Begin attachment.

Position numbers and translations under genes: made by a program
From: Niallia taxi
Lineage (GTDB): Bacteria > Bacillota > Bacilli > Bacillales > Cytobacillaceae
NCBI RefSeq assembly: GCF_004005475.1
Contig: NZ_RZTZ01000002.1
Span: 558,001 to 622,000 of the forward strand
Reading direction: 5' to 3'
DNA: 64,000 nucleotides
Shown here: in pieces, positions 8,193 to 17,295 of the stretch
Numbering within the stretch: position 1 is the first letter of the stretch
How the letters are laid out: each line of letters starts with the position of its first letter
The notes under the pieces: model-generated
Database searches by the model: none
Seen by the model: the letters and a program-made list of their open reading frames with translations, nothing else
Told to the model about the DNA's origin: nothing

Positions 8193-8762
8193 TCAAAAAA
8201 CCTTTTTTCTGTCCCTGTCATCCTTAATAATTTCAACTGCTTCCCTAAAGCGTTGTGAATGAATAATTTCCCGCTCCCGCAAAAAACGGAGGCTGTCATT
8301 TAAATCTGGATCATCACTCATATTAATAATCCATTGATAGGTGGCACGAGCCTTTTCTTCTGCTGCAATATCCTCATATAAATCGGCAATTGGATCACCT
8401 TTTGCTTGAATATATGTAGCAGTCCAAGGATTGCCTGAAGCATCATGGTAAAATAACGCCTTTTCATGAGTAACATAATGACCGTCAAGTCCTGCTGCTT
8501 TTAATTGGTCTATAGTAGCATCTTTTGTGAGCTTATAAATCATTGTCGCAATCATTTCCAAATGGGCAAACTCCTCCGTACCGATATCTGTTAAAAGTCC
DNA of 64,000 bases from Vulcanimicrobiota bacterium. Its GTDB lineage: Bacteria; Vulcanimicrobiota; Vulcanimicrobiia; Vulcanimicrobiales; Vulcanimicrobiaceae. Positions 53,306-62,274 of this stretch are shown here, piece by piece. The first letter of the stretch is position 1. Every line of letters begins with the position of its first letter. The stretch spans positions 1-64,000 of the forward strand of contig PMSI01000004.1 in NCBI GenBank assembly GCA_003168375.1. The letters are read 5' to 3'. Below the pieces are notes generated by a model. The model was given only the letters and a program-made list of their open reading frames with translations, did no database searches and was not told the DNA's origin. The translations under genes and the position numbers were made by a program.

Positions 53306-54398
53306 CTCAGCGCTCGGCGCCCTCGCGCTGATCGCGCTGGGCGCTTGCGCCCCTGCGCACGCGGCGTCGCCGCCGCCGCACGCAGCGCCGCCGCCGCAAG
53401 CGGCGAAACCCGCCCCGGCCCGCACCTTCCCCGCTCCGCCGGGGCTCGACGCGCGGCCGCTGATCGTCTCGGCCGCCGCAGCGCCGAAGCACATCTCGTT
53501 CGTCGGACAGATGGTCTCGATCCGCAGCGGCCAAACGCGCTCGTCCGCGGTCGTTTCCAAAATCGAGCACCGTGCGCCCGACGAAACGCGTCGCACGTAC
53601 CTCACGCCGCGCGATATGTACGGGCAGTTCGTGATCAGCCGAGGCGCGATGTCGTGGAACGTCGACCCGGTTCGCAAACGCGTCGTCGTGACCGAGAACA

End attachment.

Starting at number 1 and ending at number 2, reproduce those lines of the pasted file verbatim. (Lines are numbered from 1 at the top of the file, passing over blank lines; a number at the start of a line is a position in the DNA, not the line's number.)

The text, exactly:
Position numbers and translations under genes: made by a program
From: Niallia taxi